MUSCAT: Ahead of Saturday’s crunch talks by Opec members and its allies on a further extension of global production curbs, the Sultanate of Oman has announced that it will back any decision that will help shore up international oil prices.
Non-Opec member Oman has already slashed around 200,000 barrels per day (bpd) of its crude output for May and June 2020 as part of a historic pact reached in April by Opec and its allies (together known as Opec+) to slash global production and end a damaging supply glut.
On Friday, a top official of Oman’s Ministry of Oil and Gas said the Sultanates will lend its weight to any move by global producers that will help reduce inventories and thereby boost oil prices.
“We are always supportive of any decision adopted by Opec and Opec+,” said Ali Abdullah al Riyami, Director General of Oil & Gas Marketing, who will be in attendance, along with Dr. Mohammed bin Hamed al Rumhy, Minister of Oil and Gas, at the virtual meeting scheduled at 6 pm (Oman time) on Saturday.
Speaking to the Observer, Al Riyami said the Opec+ meeting will primarily focus on a key issue: a further extension of the 9.7 million bpd output cut agreed by producers in April.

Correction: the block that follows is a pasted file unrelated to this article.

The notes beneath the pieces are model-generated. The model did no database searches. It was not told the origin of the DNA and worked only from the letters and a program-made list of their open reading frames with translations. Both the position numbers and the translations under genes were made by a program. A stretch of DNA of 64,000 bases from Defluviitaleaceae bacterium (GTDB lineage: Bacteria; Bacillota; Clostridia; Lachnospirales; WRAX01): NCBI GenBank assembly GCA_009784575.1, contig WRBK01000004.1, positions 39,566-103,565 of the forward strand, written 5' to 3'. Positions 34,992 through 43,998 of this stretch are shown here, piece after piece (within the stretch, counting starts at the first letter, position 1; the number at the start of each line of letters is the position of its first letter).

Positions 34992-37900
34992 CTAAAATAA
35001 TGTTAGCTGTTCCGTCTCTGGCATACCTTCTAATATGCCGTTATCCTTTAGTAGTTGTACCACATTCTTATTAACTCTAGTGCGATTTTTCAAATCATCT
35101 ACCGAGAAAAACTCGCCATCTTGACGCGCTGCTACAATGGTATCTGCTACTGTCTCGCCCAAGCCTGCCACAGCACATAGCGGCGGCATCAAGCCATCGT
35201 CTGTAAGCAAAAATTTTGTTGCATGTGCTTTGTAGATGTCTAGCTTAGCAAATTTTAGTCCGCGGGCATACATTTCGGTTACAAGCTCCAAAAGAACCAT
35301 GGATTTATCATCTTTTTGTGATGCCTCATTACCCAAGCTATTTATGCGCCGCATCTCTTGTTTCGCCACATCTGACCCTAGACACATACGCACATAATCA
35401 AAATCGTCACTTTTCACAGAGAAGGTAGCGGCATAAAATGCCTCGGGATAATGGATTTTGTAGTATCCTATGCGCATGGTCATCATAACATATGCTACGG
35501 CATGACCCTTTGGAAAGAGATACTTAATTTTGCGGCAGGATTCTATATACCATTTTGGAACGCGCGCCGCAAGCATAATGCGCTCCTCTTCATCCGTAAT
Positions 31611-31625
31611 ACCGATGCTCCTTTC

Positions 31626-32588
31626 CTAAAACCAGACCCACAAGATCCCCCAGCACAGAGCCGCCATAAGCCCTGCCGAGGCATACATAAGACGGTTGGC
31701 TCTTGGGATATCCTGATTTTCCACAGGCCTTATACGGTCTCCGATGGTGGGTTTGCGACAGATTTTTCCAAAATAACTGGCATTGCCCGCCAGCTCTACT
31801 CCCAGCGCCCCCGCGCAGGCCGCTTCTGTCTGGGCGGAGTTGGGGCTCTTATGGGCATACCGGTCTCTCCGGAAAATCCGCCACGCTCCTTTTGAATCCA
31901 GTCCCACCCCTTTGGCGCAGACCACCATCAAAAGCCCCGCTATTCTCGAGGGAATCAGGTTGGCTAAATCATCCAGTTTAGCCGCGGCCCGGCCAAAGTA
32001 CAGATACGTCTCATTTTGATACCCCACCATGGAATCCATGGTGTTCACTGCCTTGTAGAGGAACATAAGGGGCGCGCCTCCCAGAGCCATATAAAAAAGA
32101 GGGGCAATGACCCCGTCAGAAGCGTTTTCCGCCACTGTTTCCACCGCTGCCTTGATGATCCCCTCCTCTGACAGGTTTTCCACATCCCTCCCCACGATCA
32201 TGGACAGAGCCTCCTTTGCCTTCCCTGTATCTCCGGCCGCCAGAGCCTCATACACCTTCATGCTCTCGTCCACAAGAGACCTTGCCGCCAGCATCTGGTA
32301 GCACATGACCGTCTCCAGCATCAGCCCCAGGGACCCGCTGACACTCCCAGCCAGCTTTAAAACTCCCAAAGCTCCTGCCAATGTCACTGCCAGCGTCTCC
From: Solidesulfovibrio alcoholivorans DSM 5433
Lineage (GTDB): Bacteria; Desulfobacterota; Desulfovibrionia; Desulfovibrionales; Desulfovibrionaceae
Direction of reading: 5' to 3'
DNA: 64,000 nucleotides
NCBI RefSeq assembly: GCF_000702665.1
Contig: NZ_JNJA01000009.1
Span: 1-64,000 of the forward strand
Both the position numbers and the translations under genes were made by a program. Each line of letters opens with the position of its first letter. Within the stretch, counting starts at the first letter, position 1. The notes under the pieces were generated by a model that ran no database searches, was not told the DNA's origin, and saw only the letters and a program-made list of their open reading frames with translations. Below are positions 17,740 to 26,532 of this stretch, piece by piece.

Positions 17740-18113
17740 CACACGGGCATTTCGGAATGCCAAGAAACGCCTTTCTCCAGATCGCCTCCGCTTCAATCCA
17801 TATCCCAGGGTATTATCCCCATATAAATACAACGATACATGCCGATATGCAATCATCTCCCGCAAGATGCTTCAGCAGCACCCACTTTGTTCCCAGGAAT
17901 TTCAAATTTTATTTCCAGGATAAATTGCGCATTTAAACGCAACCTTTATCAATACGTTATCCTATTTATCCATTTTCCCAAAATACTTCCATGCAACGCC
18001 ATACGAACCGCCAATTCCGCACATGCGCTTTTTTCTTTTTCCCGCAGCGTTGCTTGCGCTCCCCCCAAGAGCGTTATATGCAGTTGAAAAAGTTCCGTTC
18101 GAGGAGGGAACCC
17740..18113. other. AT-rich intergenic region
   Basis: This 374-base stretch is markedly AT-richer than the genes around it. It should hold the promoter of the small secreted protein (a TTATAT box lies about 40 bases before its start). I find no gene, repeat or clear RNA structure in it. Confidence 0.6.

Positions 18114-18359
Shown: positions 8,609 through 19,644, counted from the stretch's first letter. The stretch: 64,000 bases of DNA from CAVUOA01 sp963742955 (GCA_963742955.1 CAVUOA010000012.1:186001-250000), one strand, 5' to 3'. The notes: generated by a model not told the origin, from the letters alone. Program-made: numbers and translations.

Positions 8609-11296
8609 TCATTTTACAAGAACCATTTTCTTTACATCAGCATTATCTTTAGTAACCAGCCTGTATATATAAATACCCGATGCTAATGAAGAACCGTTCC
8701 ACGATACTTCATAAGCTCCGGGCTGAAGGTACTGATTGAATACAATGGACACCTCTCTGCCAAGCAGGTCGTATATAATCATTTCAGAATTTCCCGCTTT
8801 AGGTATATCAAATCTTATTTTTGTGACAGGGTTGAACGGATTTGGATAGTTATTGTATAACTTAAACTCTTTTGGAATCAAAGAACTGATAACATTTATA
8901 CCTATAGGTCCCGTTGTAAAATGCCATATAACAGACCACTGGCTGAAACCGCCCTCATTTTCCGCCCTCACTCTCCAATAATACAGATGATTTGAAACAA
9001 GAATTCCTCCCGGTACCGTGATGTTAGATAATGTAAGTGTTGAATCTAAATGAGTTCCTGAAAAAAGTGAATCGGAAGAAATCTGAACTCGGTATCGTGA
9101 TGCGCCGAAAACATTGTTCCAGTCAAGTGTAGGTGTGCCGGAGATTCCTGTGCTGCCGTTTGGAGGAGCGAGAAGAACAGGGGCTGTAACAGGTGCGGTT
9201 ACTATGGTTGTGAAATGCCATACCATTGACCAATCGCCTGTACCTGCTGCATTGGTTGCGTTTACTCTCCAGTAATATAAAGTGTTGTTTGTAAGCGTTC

“The main subject on the agenda is the extension of the production cut, as well as the conformity of Opec+ producers (to agreed cuts) for the month of May. There are some countries pushing for an extension of one month (covering July), while there are others who think an extension for two months would be better. So the main issue is whether to agree to an extension of one month or two months or none at all.”
Last April, Opec’s 13 members joined hands with 10 non-member producers including Russia, to cut output by 9.7 million bpd during May – June 2020. The cuts will be further eased to 7.7 million bpd between July and December 2020, and then to 5.8 million bpd between January 2021 and April 2022.
Oman, for its part, agreed to shoulder a cut of 200,000 bpd for May and June 2020, followed by a reduction of 161,000 bpd from July to December 2020. This will be further pared to 121,000 bpd for the remainder of the accord from January 2021 to April 2022.
Significantly, conformity figures for Oman stand at an impressive 102 per cent for May, according to the official.
Asked about the beneficial impacts of even a brief extension in the production curbs, Al Riyami added: “Although the proposed extension is for one or two months, the broader objective is to reduce the overhang in crude volumes produced in the past that are currently in storage. The idea is to reduce these volumes in storage, which will automatically improve oil prices. This is basically the goal.”